Tim Cook, Apple CEO took over the press conference about the legal fallout with the FBI, which is one of the most controversial fights with the U.S. government. The open letter written by the CEO, which conveyed that Apple was not ready to oblige FBI’s request brings the company under immense need to gather s much good PR for itself.
“I’m not sure I’ve ever done an interview in the office,” Tim Cook, Apple’s CEO, admitted at the very beginning of an interview that aired Wednesday night with ABC’s David Muir about the tech company’s high-stakes legal dispute against the FBI. “Well,” Muir replied, “I know this is an important issue.”
The decision to give millions of Americans an unprecedented glimpse into Cook’s personal office, followed by the CEO’s forceful responses to one polarizing interview question after another, caps off what has been an unusual and extraordinary weeklong public relations push.
Apple, accustomed to promoting shiny products beloved by millions, is now desperately trying to promote a nuanced principle by staging an extremely controversial fight with the U.S. government. And for the first time in years, Apple seems anything but guaranteed to win.
The technology giant has refused a court order to assist the FBI by building custom software that could unlock an iPhone 5c belonging to one of the gunmen behind the mass shooting in San Bernardino, California last year.
Apple and Cook have argued it could set a “dangerous” precedent, which diminishes our the privacy we’ve come to expect from our devices.
Critics, of which there are many, argue Apple’s position does a disservice to the victims of the shooting and potentially makes citizens less safe by limiting just how much relevant data law authorities can access in difficult national security cases like this.
While many in the tech community have slowly stood behind Apple, the general public remains fiercely divided on the issue, according to recent surveys.
“This is a new frontier for Apple,” says Allen Adamson, former chairman of Landor Associates and a consultant to brands in volatile situations. “Before it was about what they did and how they did it, but this is the first time they are really leaning in to what they stand for.”
“The challenge,” he added, “is that this is a hugely polarizing issue. No matter which side Apple stands on, it’s going to upset large chunks of the population.”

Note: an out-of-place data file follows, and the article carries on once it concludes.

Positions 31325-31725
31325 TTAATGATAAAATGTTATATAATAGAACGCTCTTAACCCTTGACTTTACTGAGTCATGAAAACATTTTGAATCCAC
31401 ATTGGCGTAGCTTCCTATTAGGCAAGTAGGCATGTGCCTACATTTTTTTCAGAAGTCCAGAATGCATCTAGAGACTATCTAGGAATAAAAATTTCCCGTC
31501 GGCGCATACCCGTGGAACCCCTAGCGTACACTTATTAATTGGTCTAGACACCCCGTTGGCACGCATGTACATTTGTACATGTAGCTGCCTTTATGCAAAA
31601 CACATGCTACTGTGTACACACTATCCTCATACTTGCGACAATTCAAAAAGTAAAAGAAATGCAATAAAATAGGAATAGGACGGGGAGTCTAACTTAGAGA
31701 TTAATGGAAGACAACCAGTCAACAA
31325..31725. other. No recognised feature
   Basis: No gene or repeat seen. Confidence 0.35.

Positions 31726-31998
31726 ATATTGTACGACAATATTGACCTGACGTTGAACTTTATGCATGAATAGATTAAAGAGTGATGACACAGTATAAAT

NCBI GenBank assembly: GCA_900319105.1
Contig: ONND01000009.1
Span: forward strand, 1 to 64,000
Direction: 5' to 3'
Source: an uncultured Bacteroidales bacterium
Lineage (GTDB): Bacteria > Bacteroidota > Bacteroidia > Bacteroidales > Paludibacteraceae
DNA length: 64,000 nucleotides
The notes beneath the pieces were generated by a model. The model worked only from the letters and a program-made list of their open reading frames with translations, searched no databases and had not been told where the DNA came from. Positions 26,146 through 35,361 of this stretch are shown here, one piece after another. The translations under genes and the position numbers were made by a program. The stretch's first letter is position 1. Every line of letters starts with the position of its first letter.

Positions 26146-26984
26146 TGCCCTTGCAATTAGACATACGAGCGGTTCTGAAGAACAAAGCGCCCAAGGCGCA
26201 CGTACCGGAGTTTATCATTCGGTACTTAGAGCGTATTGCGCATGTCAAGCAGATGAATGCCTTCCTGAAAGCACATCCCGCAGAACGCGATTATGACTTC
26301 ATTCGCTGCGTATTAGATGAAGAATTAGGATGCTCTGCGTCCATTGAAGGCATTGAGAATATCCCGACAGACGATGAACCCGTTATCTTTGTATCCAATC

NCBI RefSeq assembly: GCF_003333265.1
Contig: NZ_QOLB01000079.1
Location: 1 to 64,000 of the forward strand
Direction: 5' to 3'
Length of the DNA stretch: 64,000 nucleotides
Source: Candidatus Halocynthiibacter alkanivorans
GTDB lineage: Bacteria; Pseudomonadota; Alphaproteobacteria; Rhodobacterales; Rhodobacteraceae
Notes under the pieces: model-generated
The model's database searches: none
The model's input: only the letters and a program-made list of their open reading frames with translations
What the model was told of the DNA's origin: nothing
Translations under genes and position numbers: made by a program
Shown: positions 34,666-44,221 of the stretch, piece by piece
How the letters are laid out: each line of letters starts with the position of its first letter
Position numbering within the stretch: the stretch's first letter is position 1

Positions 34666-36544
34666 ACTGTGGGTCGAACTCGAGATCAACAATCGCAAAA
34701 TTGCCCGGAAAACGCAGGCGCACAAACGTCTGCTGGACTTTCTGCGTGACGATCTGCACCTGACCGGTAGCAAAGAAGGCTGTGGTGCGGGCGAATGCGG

Apple vs. the F.B.I. is quickly becoming a fight only a lawyer could love.
In case you missed it, investigators want Apple’s help breaking into an iPhone that belonged to one of the attackers in the December mass shooting in San Bernardino, Calif. Apple says no way, since it would have to create new software to do this and would essentially be hacking its own products.
The basis of the Federal Bureau of Investigation’s demand is a 1789 law called the All Writs Act. The government has used this very old law in the past to obtain customer information from Apple, but the company contended in a court filing Thursday that “Congress has never authorized judges to compel innocent third parties to provide decryption services to the F.B.I.”
If you do not find discussions of 1789 law all that fascinating, there is also a Bill of Rights discussion. Apple contends that its First and Fifth Amendment rights are being violated by a court order supporting the F.B.I.
How’s that? Apple says that courts often consider software code to be speech under the protection of the First Amendment, and compelling Apple to write code would amount to compelling speech. Also, Apple says last week’s court order amounts to “arbitrary deprivation of [its] liberty by government.” That’s covered in the Fifth Amendment.
Next, a number of tech companies are expected to file court briefs in support of Apple.
So fasten your seatbelts. Silicon Valley — which has lots of money and lawyers — is throwing down with the Justice Department, which has lots of clout and lawyers.
It is not clear yet if the industry’s lobbyists have been deployed en masse to influence lawmakers on Capitol Hill.